Negative Shapes

Richard Bell’s Wild West Yorkshire nature diary
Tuesday, 27th May, 2008

previous | this month | home page | next

THIS LITTLE SKETCH, drawn, as so many are these days, as I sat in a waiting room, shows my habitual way of drawing: I start, since I’m right-handed,  in the top left and work across and down, trying to transfer the complex texture into some equivalent in pen lines on paper.


But it does give an effect similar to embroidery. However carefully I draw, at this time of year, with the trees in full leaf and on a dull afternoon without much light and shade, the structure of the tree isn’t going to be obvious.



Here’s another approach, drawn this evening back at home:


1. With a 0.3 Pilot Drawing Pen, I draw the spaces between the foliage of next door’s sumac, seen framed by our window.


2. Leaving the spaces blank I fill in the foliage areas with a Pentel Brush Pen.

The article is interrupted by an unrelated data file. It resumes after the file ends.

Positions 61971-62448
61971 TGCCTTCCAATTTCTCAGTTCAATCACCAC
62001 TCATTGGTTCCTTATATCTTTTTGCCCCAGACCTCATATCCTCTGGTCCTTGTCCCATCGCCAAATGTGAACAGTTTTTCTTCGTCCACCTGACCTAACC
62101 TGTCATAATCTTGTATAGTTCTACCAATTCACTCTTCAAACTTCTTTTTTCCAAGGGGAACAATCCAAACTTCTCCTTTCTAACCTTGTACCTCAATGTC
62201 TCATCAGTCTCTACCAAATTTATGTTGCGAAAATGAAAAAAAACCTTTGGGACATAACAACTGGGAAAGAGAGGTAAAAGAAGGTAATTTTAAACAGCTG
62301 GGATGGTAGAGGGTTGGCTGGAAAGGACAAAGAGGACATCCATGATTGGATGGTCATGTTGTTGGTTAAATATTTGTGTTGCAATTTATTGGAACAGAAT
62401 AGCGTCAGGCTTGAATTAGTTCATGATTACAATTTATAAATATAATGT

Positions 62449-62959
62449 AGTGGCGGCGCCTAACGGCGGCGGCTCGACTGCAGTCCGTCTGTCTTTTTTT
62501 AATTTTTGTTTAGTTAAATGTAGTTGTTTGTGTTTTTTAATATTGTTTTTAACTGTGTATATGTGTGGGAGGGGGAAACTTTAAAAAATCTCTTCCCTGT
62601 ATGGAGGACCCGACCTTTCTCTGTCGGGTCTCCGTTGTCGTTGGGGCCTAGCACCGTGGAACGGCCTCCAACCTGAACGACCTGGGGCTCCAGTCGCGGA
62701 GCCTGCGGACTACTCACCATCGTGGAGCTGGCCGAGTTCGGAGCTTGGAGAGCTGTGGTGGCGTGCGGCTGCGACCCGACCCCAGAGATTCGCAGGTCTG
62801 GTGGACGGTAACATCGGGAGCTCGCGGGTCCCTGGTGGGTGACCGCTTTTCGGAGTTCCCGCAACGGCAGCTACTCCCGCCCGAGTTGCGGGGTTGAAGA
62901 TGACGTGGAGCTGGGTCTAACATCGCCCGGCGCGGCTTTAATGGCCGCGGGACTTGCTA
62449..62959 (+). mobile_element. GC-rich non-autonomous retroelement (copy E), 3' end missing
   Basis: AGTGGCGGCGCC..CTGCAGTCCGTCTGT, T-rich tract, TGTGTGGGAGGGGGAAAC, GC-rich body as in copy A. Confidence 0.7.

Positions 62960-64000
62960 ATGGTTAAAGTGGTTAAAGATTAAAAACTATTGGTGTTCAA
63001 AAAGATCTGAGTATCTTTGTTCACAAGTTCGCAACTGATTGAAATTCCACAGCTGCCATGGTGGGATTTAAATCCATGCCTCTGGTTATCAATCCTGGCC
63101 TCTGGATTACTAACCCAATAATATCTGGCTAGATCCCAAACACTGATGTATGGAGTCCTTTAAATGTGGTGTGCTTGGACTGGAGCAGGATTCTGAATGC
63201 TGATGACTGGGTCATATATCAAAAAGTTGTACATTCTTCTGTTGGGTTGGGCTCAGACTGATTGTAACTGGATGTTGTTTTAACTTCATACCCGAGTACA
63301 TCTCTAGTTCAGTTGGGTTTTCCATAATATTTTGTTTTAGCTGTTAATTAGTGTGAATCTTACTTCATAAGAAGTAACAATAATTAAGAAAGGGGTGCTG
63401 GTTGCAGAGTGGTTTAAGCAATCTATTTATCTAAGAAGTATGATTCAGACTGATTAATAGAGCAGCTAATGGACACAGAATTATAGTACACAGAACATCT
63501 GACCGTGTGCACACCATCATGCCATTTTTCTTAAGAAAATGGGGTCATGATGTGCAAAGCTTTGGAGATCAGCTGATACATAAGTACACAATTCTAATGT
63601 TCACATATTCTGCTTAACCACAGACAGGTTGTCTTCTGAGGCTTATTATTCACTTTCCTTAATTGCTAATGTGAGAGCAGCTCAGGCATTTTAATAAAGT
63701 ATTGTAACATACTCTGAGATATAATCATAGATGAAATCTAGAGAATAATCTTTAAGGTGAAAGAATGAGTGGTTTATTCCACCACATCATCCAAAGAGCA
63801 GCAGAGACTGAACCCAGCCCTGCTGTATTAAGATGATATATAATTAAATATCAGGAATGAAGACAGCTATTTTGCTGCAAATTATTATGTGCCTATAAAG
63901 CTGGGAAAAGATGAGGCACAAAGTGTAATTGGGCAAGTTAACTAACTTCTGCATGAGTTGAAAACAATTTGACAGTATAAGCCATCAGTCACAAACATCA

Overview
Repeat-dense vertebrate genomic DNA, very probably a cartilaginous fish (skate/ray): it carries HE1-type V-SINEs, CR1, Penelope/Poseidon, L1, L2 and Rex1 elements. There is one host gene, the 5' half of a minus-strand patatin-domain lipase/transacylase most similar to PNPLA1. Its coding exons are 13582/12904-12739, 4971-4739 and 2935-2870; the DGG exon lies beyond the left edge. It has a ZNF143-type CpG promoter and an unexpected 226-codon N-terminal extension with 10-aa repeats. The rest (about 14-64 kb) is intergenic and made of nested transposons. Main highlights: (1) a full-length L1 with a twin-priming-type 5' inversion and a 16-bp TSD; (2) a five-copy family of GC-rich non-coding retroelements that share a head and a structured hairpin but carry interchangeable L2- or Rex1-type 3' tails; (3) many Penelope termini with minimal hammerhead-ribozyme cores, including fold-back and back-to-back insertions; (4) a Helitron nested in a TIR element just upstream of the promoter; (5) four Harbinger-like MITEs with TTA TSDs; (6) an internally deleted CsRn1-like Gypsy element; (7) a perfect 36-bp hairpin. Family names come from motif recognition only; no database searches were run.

It was quite difficult to keep observing the negative shapes as my habitual mode of drawing kept popping back to the surface and I’d find myself going back to drawing the outlines of the leaves themselves - the ‘positive’ shapes. Drawing the isolated spaces without the reassuring links of bunches of leaves and branches in between them, I assumed that I would be way out with the overall shape of the bush but when I inked in the foliage I wasn’t so far off.


I can easily see this drawing as a pattern of white islands on a map and, once that image has established itself in my mind, it takes a little effort to make it pop back to being the silhouette of a sumac.

Here are two more silhouettes, both not much more than 10 minute drawings:

previous | this month | home page | next